Under your guidance, your children will learn that there are whole, healthy alternatives to the fast food suppers their friends are eating. Bring them to the grocery store with you and let them see the ingredients in their raw state.
Some parents argue that they “simply can not keeping Johnny from eating those cookies! It can not be done!”
If the cookies weren’t in the house, Johnny could not eat them.
You, yourself need to make the commitment to choosing clean and healthy foods rather than relying on quick serve meals for your family. Skip the chips aisle and head for the hummus and carrots. When your kids see you snacking on healthy options and preparing balanced meals, they’re going to follow suit.
Enlist Your Support Tribe
Every parent needs a tribe. Your tribe could be as small as one – your spouse or partner. Or it could entail every single member of the Facebook group you belong to. That’s up to you.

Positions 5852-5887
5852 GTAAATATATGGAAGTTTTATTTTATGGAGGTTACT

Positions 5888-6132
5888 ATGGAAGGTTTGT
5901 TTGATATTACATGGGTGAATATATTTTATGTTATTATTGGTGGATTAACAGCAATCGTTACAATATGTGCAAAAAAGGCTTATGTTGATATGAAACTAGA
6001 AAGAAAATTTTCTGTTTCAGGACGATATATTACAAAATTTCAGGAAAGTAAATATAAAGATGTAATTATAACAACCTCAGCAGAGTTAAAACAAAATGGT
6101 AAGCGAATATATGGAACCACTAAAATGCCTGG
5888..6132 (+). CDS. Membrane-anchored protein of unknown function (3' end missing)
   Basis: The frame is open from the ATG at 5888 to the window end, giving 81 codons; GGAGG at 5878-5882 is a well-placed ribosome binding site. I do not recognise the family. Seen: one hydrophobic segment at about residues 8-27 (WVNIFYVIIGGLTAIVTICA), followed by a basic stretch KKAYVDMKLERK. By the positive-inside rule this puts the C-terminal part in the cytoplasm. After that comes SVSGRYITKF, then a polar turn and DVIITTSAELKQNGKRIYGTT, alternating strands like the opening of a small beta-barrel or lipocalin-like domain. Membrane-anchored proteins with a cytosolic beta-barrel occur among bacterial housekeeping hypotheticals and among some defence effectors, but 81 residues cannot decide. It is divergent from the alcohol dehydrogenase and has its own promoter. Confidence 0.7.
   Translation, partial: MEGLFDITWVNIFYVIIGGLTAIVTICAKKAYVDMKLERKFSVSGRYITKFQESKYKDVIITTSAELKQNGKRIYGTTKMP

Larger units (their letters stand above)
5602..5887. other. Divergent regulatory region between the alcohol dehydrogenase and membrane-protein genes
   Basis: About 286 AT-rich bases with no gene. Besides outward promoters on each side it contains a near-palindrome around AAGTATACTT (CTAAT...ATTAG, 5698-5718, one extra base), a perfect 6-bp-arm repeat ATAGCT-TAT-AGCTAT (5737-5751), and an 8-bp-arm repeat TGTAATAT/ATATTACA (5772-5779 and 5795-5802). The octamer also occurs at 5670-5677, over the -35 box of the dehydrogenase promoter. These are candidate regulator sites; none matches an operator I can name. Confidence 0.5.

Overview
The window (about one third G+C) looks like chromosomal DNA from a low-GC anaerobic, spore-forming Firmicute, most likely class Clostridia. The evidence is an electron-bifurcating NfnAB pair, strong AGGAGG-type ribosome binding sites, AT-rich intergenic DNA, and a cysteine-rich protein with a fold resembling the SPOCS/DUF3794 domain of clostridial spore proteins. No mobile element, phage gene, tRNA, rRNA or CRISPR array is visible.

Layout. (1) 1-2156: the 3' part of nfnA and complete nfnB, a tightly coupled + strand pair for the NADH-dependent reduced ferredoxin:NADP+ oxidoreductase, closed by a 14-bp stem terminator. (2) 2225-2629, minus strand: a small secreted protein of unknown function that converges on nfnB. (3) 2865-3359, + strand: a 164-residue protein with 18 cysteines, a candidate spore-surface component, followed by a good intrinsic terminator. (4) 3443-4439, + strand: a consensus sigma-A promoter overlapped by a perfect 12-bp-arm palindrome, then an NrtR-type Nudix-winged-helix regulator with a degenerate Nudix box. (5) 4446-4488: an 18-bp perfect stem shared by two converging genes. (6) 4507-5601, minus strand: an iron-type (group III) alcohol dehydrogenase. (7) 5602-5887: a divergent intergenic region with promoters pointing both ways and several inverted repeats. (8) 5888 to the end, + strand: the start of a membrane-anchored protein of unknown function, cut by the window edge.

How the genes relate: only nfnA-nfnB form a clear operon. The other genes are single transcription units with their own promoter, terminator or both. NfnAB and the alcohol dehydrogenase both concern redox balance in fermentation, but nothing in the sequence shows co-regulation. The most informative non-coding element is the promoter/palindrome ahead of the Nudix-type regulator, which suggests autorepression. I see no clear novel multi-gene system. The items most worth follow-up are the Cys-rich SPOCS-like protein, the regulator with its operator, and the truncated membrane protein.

Be sure your parenting tribe knows your goals:
- To live a healthy lifestyle
- To teach your kids to do the same
- To lead your children by example
- To model sound fitness and nutrition for your kids
The “members” of your tribe should have somewhat similar goals. Get a buddy system going. Then, periodically, check in. How is your family doing? What obstacles have you overcome – was there a late night where pizza was the only option? Did you spend the day on your couch for no reason?
Ideally, your tribe will understand. They may be able to offer you guidance as to how to get back on track. If not, reach out to your personal trainer! Your trainer is well versed in both nutrition and in exercise, so he or she can help.
In the end, it’s all about being a solid role model for your kids. By modeling a healthy lifestyle yourself, your children will be all the more ready to subscribe to the same principles. So, take a step back. Look at what you’re doing on a day to day basis. Then, get ready to make changes to set a good example for you kids. It begins with you!